THEY’VE inspired a major divide between fan and foe, beat more established acts to represent the country and have left shaking respected journalists renowned for tackling serious issues and major players.
But there’s no denying that when Jedward put on a show, they put on a show and there’s certainly an audience for it.
Some 1,400 turned out on Saturday night for the local stint of the duo’s Bad Behaviour tour.
Some had been waiting since early morning to catch a glimpse of their quiffed heroes and in the 30 minutes before the gig the queue had meandered its way around the car park.
Those in line were entertained by the brothers’ songs which wafted from cars searching for a parking spot while mobile merchandise units were laden with cardboard headbands, T-shirts and other trinkets. Adult banter focused on ear plugs while ‘tween’ and teen chatted animatedly about what was to come.
Once inside the excitement was palpable and that only increased when support act Elle D took to the stage. With her two dancers they strutted and warbled through three numbers, whipping up the crowd even more.
As a Jedward video played onstage, only the very eagle-eyed up the front noticed a steel case being rolled in on either side of the stage. Both were brought behind what looked like oversized lampshades but which were soon revealed to hold a dancing twin. Jedward were very much in the house and the screams that greeted them could have lifted the roof.
The set list went from a Jackson 5 medley to Lady Gaga’s Born This Way. All of the expected songs were in play, including their take on Blink 182’s All The Small Things while the Ghostbusters theme tune was accompanied by fully functioning water guns.
As the chords of Lipstick struck up it marked the cue for a number of people to get to a designated point for a special meet and greet. About 30 of us were taken to a private room to spend some time with the boys, who signed anything laid before them, posed and took photos. It was all about the fans for the two and their devotion to them was hugely evident. Tour manager Liam McKenna, whom I’d interviewed years before as one part of Six, had his work cut out for him keeping the brothers behind a table as they reached out and climbed over to hug and chat with their young visitors.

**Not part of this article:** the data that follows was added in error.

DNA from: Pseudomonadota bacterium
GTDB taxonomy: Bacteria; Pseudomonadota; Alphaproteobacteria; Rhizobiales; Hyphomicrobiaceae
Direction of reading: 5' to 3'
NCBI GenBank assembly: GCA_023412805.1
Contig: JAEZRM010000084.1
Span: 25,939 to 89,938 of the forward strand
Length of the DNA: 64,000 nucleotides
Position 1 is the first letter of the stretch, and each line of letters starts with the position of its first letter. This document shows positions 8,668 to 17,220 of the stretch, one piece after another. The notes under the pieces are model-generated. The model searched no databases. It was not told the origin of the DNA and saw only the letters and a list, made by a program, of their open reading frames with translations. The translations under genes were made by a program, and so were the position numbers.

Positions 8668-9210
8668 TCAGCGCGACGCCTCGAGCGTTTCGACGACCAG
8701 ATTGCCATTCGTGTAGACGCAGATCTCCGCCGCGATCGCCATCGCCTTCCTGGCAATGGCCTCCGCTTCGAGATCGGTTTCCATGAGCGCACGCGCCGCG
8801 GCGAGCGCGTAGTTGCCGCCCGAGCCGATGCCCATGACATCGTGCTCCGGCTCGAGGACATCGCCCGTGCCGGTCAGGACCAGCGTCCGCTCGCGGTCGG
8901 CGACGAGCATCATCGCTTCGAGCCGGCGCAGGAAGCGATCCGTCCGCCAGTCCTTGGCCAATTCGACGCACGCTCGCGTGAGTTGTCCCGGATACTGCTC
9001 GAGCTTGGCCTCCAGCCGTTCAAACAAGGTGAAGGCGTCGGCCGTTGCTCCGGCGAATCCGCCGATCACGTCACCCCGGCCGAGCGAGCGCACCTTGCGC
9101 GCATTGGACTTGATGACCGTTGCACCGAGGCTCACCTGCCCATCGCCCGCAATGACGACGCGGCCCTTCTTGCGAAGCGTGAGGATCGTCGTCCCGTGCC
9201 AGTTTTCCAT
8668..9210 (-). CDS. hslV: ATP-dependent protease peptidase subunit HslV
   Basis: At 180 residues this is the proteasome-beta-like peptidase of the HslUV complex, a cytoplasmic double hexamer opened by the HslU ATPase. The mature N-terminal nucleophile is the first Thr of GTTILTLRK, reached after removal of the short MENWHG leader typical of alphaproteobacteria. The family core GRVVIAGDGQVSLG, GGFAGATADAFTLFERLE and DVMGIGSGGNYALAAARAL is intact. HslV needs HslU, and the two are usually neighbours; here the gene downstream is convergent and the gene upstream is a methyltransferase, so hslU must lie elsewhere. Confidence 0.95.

A short time later and back onstage Michael Jackson’s Bad, They Don’t Care About Us and Busted’s Year 3000 all proved popular as flickering wands, foam fingers and both laminated and homemade posters were held high. The infatuation even led to some flinging T-shirts and even trainers on stage with the same gusto of the knicker-flinging set at a Tom Jones concert.
But still they wanted more and when the gig came to an apparent end the chant of Jedward soon became intermingled with bolts from the lads’ debut single Under Pressure (Ice Ice Baby), which teased those gathered by cutting out a few times before the two lept back onstage to perform the number, followed by a second rendition of their Eurovision entry Lipstick.
The most striking thing of the whole night was the energy which the twins brought to the event. Despite their perceived goofy persona, their dedication to their act and the level of hard work is evident. But it’s even more surprising given their hectic schedule. Having gigged in Cork the night before, they had to travel to Lisburn then back to Kilkenny for this latest session, yet their time both on and off the stage was constant movement.
The all-singing, all-dancing routine was interspersed with a running race, jumps off stage and one-handed cartwheels. And it was a routine that may even have changed the minds of many of the originally bemused-looking older attendees.